BACKGROUND Although several therapeutic agents have been evaluated for the treatment of coronavirus disease 2019 (Covid-19), none have yet been shown to be efficacious.
METHODS We conducted a double-blind, randomized, placebo-controlled trial of intravenous remdesivir in adults hospitalized with Covid-19 with evidence of lower respiratory tract involvement. Patients were randomly assigned to receive either remdesivir (200 mg loading dose on day 1, followed by 100 mg daily for up to 9 additional days) or placebo for up to 10 days. The primary outcome was the time to recovery, defined by either discharge from the hospital or hospitalization for infectioncontrol purposes only.
RESULTS A total of 1063 patients underwent randomization. The data and safety monitoring board recommended early unblinding of the results on the basis of findings from an analysis that showed shortened time to recovery in the remdesivir group. Preliminary results from the 1059 patients (538 assigned to remdesivir and 521 to placebo) with data available after randomization indicated that those who received remdesivir had a median recovery time of 11 days (95% confidence interval [CI], 9 to 12), as compared with 15 days (95% CI, 13 to 19) in those who received placebo (rate ratio for recovery, 1.32; 95% CI, 1.12 to 1.55; P<0.001). The KaplanMeier estimates of mortality by 14 days were 7.1% with remdesivir and 11.9% with placebo (hazard ratio for death, 0.70; 95% CI, 0.47 to 1.04). Serious adverse events were reported for 114 of the 541 patients in the remdesivir group who underwent randomization (21.1%) and 141 of the 522 patients in the placebo group who underwent randomization (27.0%).
CONCLUSIONS Remdesivir was superior to placebo in shortening the time to recovery in adults hospitalized with Covid-19 and evidence of lower respiratory tract infection. (Funded by the National Institute of Allergy and Infectious Diseases and others; ACCT-1 ClinicalTrials.gov number, NCT04280705.)
A novel coronavirus, severe acute respiratory syndrome coronavirus 2 (SARS-CoV-2), was first identified in December 2019 as the cause of a respiratory illness designated coronavirus disease 2019, or Covid-19.1 Several therapeutic agents have been evaluated for the treatment of Covid-19, but none have yet been shown to be efficacious.2,3 Remdesivir (GS-5734), an inhibitor of the viral RNA-dependent, RNA polymerase with inhibitory activity against SARSCoV and the Middle East respiratory syndrome (MERS-CoV),4-7 was identified early as a promising therapeutic candidate for Covid-19 because of its ability to inhibit SARS-CoV-2 in vitro.8 In addition, in nonhuman primate studies, remdesivir initiated 12 hours after inoculation with MERS-CoV9,10 reduced lung virus levels and lung damage.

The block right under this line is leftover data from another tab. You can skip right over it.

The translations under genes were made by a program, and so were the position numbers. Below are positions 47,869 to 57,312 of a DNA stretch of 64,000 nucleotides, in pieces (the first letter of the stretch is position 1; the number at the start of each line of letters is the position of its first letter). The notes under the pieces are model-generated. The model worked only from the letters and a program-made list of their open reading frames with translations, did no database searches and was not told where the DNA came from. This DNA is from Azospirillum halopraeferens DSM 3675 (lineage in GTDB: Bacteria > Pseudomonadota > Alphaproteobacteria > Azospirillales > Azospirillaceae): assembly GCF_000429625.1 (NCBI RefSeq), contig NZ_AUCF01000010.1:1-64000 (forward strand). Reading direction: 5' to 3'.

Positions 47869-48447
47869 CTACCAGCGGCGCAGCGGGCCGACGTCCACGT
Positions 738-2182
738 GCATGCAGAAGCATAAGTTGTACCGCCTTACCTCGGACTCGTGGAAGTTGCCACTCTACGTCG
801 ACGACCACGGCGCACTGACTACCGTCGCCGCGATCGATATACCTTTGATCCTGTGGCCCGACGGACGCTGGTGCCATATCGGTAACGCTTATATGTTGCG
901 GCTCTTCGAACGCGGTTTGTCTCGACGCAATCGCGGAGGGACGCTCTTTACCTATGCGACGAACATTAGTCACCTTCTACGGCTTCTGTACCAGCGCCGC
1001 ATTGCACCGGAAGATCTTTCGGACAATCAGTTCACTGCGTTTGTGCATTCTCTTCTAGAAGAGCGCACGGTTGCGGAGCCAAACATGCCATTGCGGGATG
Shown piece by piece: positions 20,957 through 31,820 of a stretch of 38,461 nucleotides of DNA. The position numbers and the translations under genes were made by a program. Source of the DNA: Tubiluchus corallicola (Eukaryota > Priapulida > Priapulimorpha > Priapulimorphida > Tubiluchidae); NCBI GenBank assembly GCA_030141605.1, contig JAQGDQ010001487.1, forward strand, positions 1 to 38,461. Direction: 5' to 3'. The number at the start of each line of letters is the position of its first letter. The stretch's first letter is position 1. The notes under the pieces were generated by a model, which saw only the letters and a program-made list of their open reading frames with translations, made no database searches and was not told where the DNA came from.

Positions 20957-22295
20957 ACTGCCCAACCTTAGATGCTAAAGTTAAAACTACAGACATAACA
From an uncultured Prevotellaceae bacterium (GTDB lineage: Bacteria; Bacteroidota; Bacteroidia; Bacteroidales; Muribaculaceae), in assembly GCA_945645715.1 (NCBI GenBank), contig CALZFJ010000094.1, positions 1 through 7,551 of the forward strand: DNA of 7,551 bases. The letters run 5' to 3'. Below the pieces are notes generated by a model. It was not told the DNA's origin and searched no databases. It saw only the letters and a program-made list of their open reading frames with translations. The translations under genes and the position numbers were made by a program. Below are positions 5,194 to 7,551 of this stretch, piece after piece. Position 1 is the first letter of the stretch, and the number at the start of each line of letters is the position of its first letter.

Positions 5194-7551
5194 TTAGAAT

To evaluate the clinical efficacy and safety of putative investigational therapeutic agents among hospitalized adults with laboratory-confirmed Covid-19, we designed an adaptive platform to rapidly conduct a series of phase 3, randomized, double-blind, placebo-controlled trials. Here, we describe the preliminary results of the first stage of the Adaptive Covid-19 Treatment Trial (ACTT-1), in which we evaluated treatment with remdesivir as compared with placebo.
Preliminary results of this trial suggest that a 10- day course of remdesivir was superior to placebo in the treatment of hospitalized patients with Covid-19. This benefit was seen in the number of days to recovery (median, 11 days, as compared with 15; rate ratio for recovery, 1.32 [95% CI, 1.12 to 1.55]) and in recovery according to the ordinal scale score at day 15 (odds ratio, 1.50; 95% CI, 1.18 to 1.91). Even though the trial was ongoing, the data and safety monitoring board made the recommendation to unblind the results to the trial team members from the NIAID, who subsequently decided to make the results public. Given the strength of the results about remdesivir, these findings were deemed to be of immediate importance for the care of patients still participating in the trial as well as for those outside the trial who might benefit from treatment with remdesivir.
The benefit was most apparent in patients with a baseline ordinal score of 5 (requiring oxygen), a finding most likely due to the larger sample size in this category (since the interaction test of treatment by baseline score on the ordinal scale was not significant). Confidence intervals for baseline ordinal scores of 4 (not receiving oxygen), 6 (receiving high-flow oxygen), and 7 (receiving ECMO or mechanical ventilation) are wide. We note that the median recovery time for patients in category 7 could not be estimated, which suggests that the follow-up time may have been too short to evaluate this subgroup. Additional analyses of outcomes such as the time to a one- or two-point improvement on the ordinal scale score will be conducted after the full cohort has completed 28 days of followup and may provide additional insight into the treatment of this critical subgroup. Our findings highlight the need to identify Covid-19 cases and start antiviral treatment before the pulmonary disease progresses to require mechanical ventilation.